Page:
The development and utilization of commensurable measurement scales is driven by the desire of decision-makers to compare apples with apples. Comparable measures serve the need to understand the resources required to achieve an output or an outcome and hence value for money. Commensurability rests at the heart of efficiency and effectiveness measures and ensures that discussion regarding different approaches to achieve the same outcome can be accomplished in a technical and unemotional assessment which utilizes the full benefit of a rational, objective approach. When such a scale is available an accountable decision-maker (agent) may use the scale to select from among the available alternatives and to defend their choice to their supervisor(s) (principal).
However, in practice decision-makers are often faced with incommensurable measures and are still required to make choices to optimize the expected utility created by their allocation of scarce resources. The Value Sieve, 1 is a resource allocation methodology developed to assist managers and administrators of organizations who must make choices using incommensurable, apples vs. oranges, measures. Further the Value Sieve creates both procedural and consequential accountabilities to better manage the problems which are associated with decision-making under conditions of complexity, risk, ambiguity and ignorance. 2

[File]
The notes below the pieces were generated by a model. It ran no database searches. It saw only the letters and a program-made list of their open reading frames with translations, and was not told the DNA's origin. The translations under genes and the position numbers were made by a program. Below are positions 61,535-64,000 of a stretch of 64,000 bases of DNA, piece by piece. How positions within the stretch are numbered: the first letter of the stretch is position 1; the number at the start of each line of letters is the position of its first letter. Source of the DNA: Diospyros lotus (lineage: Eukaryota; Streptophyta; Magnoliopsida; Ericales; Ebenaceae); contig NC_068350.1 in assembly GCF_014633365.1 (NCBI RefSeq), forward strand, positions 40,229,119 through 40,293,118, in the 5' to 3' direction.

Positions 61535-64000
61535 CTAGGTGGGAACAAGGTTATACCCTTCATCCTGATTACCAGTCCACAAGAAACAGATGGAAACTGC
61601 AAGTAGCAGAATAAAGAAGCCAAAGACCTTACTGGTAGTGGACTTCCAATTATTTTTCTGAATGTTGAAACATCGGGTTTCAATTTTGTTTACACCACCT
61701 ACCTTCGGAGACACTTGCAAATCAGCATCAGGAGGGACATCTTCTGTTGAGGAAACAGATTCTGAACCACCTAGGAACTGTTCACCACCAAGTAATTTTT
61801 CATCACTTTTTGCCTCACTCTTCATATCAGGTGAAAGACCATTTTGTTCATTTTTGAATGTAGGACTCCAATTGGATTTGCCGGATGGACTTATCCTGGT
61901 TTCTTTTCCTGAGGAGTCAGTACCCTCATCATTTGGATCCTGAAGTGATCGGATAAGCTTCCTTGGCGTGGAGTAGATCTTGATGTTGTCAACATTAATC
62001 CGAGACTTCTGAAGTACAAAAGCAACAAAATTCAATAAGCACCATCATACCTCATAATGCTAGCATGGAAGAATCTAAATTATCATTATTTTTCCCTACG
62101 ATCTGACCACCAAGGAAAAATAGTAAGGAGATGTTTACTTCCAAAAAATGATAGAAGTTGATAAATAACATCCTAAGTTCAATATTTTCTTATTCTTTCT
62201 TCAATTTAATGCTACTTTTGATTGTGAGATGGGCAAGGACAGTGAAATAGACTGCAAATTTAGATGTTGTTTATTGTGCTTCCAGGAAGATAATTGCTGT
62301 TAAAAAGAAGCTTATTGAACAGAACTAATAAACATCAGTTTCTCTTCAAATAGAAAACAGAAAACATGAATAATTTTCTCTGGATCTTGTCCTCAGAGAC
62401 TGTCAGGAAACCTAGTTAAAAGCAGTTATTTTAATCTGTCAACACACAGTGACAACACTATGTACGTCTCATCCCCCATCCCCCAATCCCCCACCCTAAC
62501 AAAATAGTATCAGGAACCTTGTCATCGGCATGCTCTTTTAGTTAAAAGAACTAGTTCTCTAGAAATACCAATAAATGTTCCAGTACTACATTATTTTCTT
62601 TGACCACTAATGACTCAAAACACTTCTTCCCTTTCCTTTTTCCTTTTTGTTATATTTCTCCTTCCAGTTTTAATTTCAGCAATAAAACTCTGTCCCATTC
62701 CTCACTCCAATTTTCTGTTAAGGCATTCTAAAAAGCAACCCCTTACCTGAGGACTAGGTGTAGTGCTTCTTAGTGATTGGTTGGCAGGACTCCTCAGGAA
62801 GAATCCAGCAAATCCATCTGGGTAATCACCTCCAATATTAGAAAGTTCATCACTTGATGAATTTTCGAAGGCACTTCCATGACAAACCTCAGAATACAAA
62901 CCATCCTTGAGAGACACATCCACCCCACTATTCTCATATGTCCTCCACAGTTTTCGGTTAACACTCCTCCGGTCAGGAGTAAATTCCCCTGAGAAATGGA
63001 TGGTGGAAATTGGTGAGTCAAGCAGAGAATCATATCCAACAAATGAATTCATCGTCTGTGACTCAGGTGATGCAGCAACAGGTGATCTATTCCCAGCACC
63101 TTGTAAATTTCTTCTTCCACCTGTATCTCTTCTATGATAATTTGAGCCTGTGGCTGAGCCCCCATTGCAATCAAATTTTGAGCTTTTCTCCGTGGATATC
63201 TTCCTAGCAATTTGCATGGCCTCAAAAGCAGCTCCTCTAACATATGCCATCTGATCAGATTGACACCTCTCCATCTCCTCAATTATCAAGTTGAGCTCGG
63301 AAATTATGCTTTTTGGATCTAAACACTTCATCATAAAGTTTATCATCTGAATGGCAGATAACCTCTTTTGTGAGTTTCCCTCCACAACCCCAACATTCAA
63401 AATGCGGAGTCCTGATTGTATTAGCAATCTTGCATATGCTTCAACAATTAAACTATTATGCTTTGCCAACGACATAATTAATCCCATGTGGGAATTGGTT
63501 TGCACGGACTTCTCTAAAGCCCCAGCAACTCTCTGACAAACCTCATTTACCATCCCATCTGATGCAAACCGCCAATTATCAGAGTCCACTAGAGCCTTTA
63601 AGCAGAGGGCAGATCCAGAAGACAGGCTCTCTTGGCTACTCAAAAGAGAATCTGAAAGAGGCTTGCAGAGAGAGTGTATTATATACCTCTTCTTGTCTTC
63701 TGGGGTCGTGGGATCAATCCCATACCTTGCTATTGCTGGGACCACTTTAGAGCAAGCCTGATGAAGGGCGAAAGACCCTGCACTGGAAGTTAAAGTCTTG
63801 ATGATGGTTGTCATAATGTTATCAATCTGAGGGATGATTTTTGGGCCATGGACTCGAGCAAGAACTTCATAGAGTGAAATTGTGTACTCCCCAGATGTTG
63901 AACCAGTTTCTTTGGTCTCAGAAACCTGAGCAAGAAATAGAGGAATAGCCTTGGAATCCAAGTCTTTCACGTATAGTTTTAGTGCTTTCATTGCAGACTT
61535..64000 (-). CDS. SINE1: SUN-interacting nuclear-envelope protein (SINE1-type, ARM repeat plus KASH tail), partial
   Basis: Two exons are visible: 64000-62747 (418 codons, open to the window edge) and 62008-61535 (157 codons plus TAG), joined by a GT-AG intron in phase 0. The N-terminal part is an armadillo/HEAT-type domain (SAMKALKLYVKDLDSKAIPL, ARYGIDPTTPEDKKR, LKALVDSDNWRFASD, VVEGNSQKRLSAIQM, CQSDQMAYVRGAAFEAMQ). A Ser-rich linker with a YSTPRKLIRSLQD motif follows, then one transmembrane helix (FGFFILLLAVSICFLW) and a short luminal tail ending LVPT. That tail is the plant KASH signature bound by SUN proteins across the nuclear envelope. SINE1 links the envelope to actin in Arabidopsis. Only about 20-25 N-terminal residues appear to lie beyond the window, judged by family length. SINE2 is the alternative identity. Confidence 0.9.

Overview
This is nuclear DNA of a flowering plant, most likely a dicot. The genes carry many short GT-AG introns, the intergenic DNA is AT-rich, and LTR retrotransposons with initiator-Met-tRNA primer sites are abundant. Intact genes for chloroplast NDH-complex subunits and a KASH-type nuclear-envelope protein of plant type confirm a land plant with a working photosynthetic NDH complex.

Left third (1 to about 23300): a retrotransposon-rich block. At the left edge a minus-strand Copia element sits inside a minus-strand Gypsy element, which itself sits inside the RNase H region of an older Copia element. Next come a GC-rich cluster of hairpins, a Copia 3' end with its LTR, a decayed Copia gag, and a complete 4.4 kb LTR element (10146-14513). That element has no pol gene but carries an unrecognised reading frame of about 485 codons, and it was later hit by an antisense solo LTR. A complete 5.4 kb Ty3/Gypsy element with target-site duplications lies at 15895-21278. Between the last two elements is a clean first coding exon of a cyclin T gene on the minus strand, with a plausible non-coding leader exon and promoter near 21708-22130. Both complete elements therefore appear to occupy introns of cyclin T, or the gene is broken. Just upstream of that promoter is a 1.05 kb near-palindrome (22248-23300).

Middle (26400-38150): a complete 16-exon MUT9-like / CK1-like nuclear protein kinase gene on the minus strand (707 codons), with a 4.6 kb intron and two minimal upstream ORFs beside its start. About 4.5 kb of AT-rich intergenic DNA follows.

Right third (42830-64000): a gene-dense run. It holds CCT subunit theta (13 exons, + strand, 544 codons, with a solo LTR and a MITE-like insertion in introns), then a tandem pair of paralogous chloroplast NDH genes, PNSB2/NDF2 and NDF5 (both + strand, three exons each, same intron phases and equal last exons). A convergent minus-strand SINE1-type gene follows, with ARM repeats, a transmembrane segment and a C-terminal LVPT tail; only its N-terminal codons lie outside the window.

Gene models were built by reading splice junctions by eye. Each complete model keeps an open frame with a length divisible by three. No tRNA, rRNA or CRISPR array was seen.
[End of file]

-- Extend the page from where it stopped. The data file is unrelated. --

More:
At its core, commensurability encompasses traditional measurement validity and reliability concerns. Validity issues ask if the variable measured is indeed a reasonable representation of the dimension of interest within the applied setting. Reliability asks if the measure of a variable can be taken consistently. While validity and reliability are most commonly associated with experimental procedures they must also be considered within the context of quasi-experimental procedures and programme evaluation. 3
The rigour of experimental process is often unobtainable within an applied setting. This fact will surely frustrate those individuals who wish